Thursday, October 22, 2020


THE NATURE OF PARLIAMENTARY PARTIES

There is unhappiness among many Green Party of Canada supporters that the “establishment” candidate won the leadership. This after the GPC “establishment” weighed in against the eco-socialist candidates. There is also the generations-long failed attempts to drag the NDP to the left, an act of masochism, if there ever was. Usually people blame the party leadership for selling out or being undemocratic. This is only a superficial way of looking at the problem.

Parliamentary parties of the left always start out militant and radical. Over time they move increasingly to the right. It happens so often, it is almost like a law of nature. All contemporary social democratic parties started out as socialist parties whose goal was to replace capitalism with socialism the moment they achieved power. Within two decades these parties became purely reformist and socialism was for “Sunday sermons.” By the 1990s they had abandoned even the goal of significant reforms within capitalism and embraced neoliberal ideology. These parties – including the NDP – are now center parties. Many of the Green Parties have had a somewhat similar trajectory, starting in the 1980s as very anarchistic and New Left and then evolving more toward typical parliamentary parties. (The difference with the social democratic parties is the Greens become moderate without abandoning the core of their platform – ecological sanity)

When something happens constantly like this you have to look for systemic and structural causes. The cause for the slide to centrism by radical parties can be found in two areas. 1. The nature of parliamentary politics and the effect it has on parties who are serious about engaging in the such politics. 2. The internal structure of the political party.

A tiny, irrelevant sect can remain pure, but once you are serious about getting elected you are bound to make compromises. First off, your platform has to be broad and inclusive enough to draw in voters. Once elected, you have to get results otherwise you won't get re-elected. This means compromise and trade-offs with groups to your right. Compromise can quickly become a habit. The longer one is reelected the more one begins to think like a parliamentarian and less like the ordinary Janes and Joes who elect you.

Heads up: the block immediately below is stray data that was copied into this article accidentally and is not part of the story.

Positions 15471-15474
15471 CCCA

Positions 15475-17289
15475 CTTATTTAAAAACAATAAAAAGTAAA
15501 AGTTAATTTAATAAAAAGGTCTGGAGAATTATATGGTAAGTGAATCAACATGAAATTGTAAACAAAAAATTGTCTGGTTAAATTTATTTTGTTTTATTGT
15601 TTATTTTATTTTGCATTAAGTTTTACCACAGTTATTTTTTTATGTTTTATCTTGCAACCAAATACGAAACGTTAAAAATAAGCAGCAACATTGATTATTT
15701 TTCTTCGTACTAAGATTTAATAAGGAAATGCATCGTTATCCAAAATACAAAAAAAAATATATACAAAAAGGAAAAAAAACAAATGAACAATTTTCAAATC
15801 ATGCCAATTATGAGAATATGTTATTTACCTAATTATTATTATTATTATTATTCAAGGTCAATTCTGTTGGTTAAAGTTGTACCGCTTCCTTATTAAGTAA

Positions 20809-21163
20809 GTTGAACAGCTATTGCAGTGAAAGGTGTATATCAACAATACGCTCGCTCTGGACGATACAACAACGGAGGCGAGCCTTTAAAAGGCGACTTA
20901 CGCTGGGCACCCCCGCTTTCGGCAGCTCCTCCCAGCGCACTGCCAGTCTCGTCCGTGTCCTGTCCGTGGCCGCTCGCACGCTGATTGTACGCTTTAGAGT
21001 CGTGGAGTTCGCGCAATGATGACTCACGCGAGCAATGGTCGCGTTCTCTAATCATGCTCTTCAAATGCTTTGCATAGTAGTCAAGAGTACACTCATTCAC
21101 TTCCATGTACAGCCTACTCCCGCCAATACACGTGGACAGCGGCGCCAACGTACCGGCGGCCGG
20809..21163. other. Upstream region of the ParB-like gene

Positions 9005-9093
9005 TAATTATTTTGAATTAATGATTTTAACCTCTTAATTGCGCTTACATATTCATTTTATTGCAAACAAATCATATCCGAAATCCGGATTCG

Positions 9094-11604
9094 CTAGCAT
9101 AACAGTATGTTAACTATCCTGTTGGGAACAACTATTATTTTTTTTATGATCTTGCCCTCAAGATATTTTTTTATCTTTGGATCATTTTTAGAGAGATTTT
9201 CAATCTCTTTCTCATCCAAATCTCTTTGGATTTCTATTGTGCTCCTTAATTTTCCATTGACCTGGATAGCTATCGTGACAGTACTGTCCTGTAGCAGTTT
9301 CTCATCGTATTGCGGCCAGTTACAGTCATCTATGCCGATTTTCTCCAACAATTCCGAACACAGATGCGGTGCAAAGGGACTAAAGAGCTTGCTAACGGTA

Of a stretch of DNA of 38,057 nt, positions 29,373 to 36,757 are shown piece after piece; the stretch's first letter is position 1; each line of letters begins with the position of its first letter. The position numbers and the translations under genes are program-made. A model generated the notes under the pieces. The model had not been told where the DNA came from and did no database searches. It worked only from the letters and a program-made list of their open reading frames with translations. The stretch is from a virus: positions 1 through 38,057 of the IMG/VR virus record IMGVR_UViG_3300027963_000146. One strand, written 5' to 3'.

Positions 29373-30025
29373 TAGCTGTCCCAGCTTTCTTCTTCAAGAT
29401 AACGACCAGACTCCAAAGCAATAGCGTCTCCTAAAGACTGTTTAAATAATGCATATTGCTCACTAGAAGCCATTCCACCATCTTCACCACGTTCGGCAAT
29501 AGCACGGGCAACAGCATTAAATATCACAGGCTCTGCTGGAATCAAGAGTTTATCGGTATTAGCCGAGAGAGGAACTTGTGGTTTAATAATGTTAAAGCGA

You want to run candidates who are electable – this means people who are photogenic, say the right things and become “personalities.” They may not, however, be the most radical or ideological of party members. As the party gains influence the ideological become increasingly seen as a threat to getting MP's elected. When a party gets politically established, the MPs take on an ever greater leadership role. They, and their handlers, begin to take the party away from the ideologues and grass roots militants. The party ends up a “vote-catching machine” and policies are designed to gain votes rather than pursue a coherent social or economic goal.

The internal structure of political parties leads to a dimming of radicalism. This is Robert Michels' “iron law of oligarchy” which he developed from studying the Social Democratic Party of Germany early in the 20th Century. Parties are based around representation, not delegation. Thus, one elects party officials for a set term and it becomes difficult to dislodge them. The party leadership is a hierarchy and the longer one is a member of that group, the more one has the time to develop a loyal band of supporters. Parties typically use simple majority democracy and it is thus easy to stack meetings with one's supporters. Once established, a party hierarchy can control credentialing (who is acceptable as party reps or MPs) and the party media. The party hierarchy can send in organizers to take undermine and takeover recalcitrant party branches. Since party radicals are also the party ultra-democrats, their isolation or purging means there is even less restraining the authoritarianism of the party hierarchy. Bureaucracy tends to grow and the party develops a whole stratum of paid staffers, who quite naturally know who pays their wages.

The “iron law” does not work in every organization. Anarcho-syndicalist unions have largely avoided it. They have done this through radically decentralizing power to the branches, by a bare minimum of paid officials, recallable delegates rather than representatives, and term limits for elected officials. Any member and any branch can propose modifications to union policies and these are voted on by the membership on an annual basis. Delegates to convention are selected by the branches and the number of delegates per branch is dependent upon the number of branch members.

The Green Parties in their original form adopted some of these anarchist concepts and added the modified consensus democracy which grew out of the direct action environmental movements. Radical democracy was soon found in some ways to be incompatible with being a parliamentary party. (says a lot about parliamentary democracy) The Greens, while still keeping a much higher level of internal democracy than other parties, modified and became more like regular parties. As they gained in votes and MPs, the pressure has been ever greater in that direction.

 

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